An idea that hit my mind was having a reception after the KWDI forum. But the next question was who should be invited. Originally I planned to invite KWDI researchers and government officials since the goals of KWDI research are closely related to designing new possible policies for unwed mothers and their children. However, it didn’t turn out well. I found government officials are in the position of being neutral so that they were willing to attend the forum but not the reception.
After tossing and turning, I realized that people who voiced and worked for the benefits and rights of unwed moms in 2008 should be invited. So I sent invitations to them and, thank God, all of them replied me that they were happily to attend.
On the day of reception, there were Dr. Kim Hey Young, Dr. Lee Mi Jeong, and other associate researchers from KWDI who have carried out wonderful research on unwed mothers and their children.

And there was Ms. Han, Sang Soon, director of AeRanWon, who has passionately provided all the possible services for unwed moms and recently opened a community base center for unwed mothers. Reverend Kim Do Hyun from KoRoot also voiced for the rights of unwed mothers and their children in the middle of adoption debating field. Ms. Cho Kyu Young, a member of Seoul Metropolitan Council, raised a sharp question to the Mayor of Seoul. It brought a positive result that the Seoul City Government was able to secure a budget for the welfare of unwed moms and their children.
In 2008, there was a forum about unwed youth moms. Two main figures to make it happen were also at the reception, Ms. Park Sung Hae, a director of Neul Purun Center of Seoul Metropolitan Government and Professor Kim, Eun Young, who was in charge of the research.

The presidents of HANBUMO Network and UN Future Forum, Ms. Kwon Kyung Ae and Ms. Park, Young Sook were also there to celebrate the night. HANBUMO network, which has worked hard for the rights of Korean single moms, started to train volunteer counselors for “little moms.” UN Future Forum has helped unwed moms by providing goods and shelters for unwed moms. And books of unwed moms’ stories and successful cases of foreign countries in supporting single unwed moms were published by UN Future forum. A writer, Kimberly Hee Stock who struggled for finding the ‘greater truth in my adoption’ though a book, Origami Crane, also attended and chatted with the other guests.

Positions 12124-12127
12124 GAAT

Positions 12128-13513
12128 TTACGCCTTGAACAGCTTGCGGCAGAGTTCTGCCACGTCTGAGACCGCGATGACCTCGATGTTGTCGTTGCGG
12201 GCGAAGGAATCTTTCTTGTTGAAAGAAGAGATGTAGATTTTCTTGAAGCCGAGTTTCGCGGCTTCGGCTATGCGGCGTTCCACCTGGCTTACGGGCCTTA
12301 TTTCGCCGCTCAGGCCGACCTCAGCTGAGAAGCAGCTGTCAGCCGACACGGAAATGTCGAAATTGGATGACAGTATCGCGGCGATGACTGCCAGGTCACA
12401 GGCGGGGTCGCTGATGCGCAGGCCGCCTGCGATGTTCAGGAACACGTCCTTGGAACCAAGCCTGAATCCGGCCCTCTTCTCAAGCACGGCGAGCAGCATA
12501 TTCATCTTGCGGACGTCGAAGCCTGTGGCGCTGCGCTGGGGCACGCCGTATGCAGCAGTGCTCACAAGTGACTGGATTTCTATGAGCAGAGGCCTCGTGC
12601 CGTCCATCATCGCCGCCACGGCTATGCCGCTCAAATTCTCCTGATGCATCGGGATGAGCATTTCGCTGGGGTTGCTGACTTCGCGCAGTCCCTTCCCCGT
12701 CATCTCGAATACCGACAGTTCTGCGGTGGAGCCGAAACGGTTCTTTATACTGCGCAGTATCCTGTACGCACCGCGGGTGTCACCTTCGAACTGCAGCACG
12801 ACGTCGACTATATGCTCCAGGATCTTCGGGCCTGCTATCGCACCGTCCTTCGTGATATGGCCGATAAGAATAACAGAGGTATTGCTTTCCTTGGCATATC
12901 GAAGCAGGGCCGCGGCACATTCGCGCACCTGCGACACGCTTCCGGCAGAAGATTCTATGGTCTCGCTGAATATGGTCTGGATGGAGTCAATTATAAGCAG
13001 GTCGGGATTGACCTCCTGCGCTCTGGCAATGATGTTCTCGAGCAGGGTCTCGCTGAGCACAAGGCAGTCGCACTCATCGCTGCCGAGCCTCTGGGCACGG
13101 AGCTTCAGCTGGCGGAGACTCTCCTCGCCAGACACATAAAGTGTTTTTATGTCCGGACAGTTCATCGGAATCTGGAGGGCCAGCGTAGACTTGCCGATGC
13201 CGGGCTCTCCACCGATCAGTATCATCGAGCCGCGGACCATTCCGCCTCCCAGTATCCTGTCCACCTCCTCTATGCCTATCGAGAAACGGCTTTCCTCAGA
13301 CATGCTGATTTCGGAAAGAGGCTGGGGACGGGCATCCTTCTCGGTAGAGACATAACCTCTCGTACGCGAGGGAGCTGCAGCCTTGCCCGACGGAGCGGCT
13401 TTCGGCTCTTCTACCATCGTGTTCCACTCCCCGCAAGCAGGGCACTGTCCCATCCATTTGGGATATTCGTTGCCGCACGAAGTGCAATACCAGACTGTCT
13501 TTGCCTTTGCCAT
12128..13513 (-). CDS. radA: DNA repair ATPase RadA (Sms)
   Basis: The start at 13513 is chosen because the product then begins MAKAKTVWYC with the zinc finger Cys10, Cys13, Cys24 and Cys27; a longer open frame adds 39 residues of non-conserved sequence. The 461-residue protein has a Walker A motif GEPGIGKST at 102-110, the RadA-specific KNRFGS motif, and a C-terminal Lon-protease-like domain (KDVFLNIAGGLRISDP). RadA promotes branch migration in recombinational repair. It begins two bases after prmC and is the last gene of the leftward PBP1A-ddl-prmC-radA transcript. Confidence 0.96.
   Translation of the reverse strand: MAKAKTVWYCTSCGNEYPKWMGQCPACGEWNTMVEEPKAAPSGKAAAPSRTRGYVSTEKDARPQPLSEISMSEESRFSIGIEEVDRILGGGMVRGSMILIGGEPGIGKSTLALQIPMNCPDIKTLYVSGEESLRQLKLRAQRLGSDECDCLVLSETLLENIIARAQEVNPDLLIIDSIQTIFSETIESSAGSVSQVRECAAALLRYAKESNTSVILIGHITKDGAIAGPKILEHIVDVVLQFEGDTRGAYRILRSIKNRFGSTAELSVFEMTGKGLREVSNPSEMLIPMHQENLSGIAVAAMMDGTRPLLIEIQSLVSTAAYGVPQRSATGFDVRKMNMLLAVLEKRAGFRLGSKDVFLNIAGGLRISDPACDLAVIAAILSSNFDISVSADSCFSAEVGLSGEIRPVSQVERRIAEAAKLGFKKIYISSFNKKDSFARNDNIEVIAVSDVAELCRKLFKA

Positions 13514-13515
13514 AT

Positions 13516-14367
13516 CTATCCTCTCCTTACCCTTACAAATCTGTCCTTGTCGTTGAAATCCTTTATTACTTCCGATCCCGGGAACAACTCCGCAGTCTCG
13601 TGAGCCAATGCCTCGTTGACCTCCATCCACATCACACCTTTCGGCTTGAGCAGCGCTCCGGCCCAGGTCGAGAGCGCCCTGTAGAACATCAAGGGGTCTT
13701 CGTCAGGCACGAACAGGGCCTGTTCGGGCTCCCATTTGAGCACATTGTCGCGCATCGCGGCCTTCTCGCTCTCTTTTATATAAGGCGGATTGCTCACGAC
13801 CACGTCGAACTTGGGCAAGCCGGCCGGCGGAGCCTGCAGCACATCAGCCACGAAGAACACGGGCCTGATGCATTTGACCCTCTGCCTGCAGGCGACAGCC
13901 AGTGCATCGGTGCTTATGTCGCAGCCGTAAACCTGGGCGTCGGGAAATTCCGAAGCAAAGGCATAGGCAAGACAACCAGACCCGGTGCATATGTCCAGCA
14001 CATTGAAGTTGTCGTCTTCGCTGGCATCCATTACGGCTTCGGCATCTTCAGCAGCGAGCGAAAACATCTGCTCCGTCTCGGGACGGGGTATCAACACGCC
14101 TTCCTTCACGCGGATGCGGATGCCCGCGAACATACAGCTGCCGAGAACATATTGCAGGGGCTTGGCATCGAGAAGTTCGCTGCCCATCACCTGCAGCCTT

While the people at the reception were enjoying meals and talks, I received text messages from Ms. Yoo, Kyung Hee, a board member of Korea Womenlink. She sent several messages that she could be late but the last one was that she couldn’t make it since her lecture finished too late. Korea Womenlink also carried out wonderful research and hosted a symposium for non-wed mothers. They wanted to create new identity by creating a new term, “non-wed mom.” This emphasizes a woman’s own decision that she can have a baby without marriage.

Even though we missed one, there were people from academy, politics, social welfare, and NGOs from different sectors of society. We know society cannot change by efforts from only one side. In that means, we had all. Like a rainbow, the variety of color will make our society better and beautiful. Red and yellow are different. And green are purple are also different. But we know the differences can make a beautiful rainbow.

I am dreaming that the day comes soon when unwed moms color themselves to be a part of that rainbow. And the day we sing together….

A rainbow of Testimonial Dinner

Trip Highlings from Ellen Furnari

Ellen Furnari


In our recent trip to Seoul (Feb/March, 2009) we were able to meet with representatives from Korean Womenlink. This is an organization founded in 1987 that advocates for women’s rights in terms of labor, education, participation in public life such as running for public office, and for the acceptance of many kinds of family structures.

We have been working with the Hambumo network – a national organization of single moms, for two years now. So I was happily surprised to learn that this network grew, in large part, out of the work of Korean Womenlink. For a number of years they have had public education campaigns, advocated for better legislation and government policy and helped single moms come together to support themselves.

About two years ago, Korean Womnelink decided that there was a critical need to address the situation of unwed mothers. They recognized that while unwed moms share some of the same circumstances as single moms, they also face many different challenges. So they initiated research last year as a precursor to action. This is one of the many things, by the way, that really impresses us working in Korea. So often both government and NPO’s do research in to a situation or area of concern, before doing public education or advocacy or providing services. They are very thoughtful about understanding deeply before planning and acting. And the role of researchers and professors is very important in this regard.